Jonathan W. Sun, Joseph S. Thomas, D. Renfrew, et al.

Short interfering RNA (siRNA) therapeutics have soared in popularity due to their highly selective and potent targeting of faulty genes, providing a non-palliative approach to address diseases. Despite their potential, effective transfection of siRNA into cells requires the assistance of an accompanying vector. Vectors constructed from non-viral materials, while offering safer and non-cytotoxic profiles, often grapple with lackluster loading and delivery efficiencies, necessitating substantial milligram quantities of expensive siRNA to confer the desired downstream effects. We detail the recombinant synthesis of a diverse series of coiled-coil supercharged protein (CSP) biomaterials systematically designed to investigate the impact of two arginine point mutations (Q39R and N61R) and decahistidine tags on liposomal siRNA delivery. The most efficacious variant, N8, exhibits a twofold increase in its affinity to siRNA and achieves a twofold enhancement in transfection activity with minimal cytotoxicity in vitro. Subsequent analysis unveils the destabilizing effect of the Q39R and N61R supercharging mutations and the incorporation of C-terminal decahistidine tags on α-helical secondary structure. Cross-correlational regression analyses reveal that the amount of helical character in these mutants is key in N8's enhanced siRNA complexation and downstream delivery efficiency.

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Good rates from bad coordinates: the exponential average time-dependent rate approach

Nicodemo Mazzaferro, Subarna Sasmal, P. Cossio, Glen M. Hocky

Our ability to calculate rates of biochemical processes using molecular dynamics simulations is severely limited by the fact that the time scales for reactions, or changes in conformational state, scale exponentially with the relevant free-energy barriers. In this work, we improve upon a recently proposed rate estimator that allows us to predict transition times with molecular dynamics simulations biased to rapidly explore one or several collective variables. This approach relies on the idea that not all bias goes into promoting transitions, and along with the rate, it estimates a concomitant scale factor for the bias termed the collective variable biasing efficiency γ. First, we demonstrate mathematically that our new formulation allows us to derive the commonly used Infrequent Metadynamics (iMetaD) estimator when using a perfect collective variable, γ=1. After testing it on a model potential, we then study the unfolding behavior of a previously well characterized coarse-grained protein, which is sufficiently complex that we can choose many different collective variables to bias, but which is sufficiently simple that we are able to compute the unbiased rate dire ctly. For this system, we demonstrate that our new Exponential Average Time-Dependent Rate (EATR) estimator converges to the true rate more rapidly as a function of bias deposition time than does the previous iMetaD approach, even for bias deposition times that are short. We also show that the γ parameter can serve as a good metric for assessing the quality of the biasing coordinate. Finally, we demonstrate that the approach works when combining multiple less-than-optimal bias coordinates.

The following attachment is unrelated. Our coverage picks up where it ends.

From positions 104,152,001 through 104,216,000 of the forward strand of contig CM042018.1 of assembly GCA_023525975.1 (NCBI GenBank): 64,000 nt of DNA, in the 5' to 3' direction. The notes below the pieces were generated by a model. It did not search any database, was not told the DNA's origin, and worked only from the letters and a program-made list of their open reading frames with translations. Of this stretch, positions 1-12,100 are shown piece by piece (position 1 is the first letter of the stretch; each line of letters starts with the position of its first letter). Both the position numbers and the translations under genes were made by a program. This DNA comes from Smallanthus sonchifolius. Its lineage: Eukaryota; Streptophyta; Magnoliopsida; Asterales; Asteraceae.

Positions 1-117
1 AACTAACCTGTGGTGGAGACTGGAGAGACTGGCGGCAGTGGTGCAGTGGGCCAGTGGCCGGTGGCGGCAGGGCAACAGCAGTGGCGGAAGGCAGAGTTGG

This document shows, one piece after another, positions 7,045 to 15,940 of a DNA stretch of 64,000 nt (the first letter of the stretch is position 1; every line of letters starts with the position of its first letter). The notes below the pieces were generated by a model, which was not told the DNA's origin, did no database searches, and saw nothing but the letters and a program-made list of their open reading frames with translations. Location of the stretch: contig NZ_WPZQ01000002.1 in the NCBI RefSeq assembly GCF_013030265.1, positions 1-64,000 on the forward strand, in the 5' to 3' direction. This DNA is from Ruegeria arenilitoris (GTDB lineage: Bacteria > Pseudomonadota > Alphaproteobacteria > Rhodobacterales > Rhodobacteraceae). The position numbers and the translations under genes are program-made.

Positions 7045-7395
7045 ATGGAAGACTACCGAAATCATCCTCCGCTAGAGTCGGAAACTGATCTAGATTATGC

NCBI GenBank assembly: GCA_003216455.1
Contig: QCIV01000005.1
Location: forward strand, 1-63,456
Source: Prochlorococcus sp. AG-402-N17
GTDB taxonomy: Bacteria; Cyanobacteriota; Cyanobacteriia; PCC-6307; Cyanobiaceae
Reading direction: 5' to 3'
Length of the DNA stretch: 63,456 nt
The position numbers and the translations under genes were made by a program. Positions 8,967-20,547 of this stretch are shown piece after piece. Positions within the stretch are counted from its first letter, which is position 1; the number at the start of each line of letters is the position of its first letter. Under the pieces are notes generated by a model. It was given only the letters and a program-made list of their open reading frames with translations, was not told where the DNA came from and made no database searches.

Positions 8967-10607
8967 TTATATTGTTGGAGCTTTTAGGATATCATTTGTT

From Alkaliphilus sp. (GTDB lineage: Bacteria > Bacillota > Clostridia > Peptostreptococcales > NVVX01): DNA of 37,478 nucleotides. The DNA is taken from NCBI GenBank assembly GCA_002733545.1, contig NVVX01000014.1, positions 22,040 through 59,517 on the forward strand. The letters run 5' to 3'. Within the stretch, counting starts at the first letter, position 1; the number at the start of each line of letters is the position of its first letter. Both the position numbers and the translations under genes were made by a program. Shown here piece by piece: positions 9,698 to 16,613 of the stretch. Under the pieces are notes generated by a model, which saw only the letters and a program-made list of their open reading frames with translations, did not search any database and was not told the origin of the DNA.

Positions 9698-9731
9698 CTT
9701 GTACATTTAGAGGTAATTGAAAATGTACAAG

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March 15, 2024

Combining machine learning with structure-based protein design to predict and engineer post-translational modifications of proteins

Moritz Ertelt, V. Mulligan, et al.

Post-translational modifications (PTMs) of proteins play a vital role in their function and stability. These modifications influence protein folding, signaling, protein-protein interactions, enzyme activity, binding affinity, aggregation, degradation, and much more. To date, over 400 types of PTMs have been described, representing chemical diversity well beyond the genetically encoded amino acids. Such modifications pose a challenge to the successful design of proteins, but also represent a major opportunity to diversify the protein engineering toolbox. To this end, we first trained artificial neural networks (ANNs) to predict eighteen of the most abundant PTMs, including protein glycosylation, phosphorylation, methylation, and deamidation. In a second step, these models were implemented inside the computational protein modeling suite Rosetta, which allows flexible combination with existing protocols to model the modified sites and understand their impact on protein stability as well as function. Lastly, we developed a new design protocol that either maximizes or minimizes the predicted probability of a particular site being modified. We find that this combination of ANN prediction and structure-based design can enable the modification of existing, as well as the introduction of novel, PTMs. The potential applications of our work include, but are not limited to, glycan masking of epitopes, strengthening protein-protein interactions through phosphorylation, as well as protecting proteins from deamidation liabilities. These applications are especially important for the design of new protein therapeutics where PTMs can drastically change the therapeutic properties of a protein. Our work adds novel tools to Rosetta’s protein engineering toolbox that allow for the rational design of PTMs.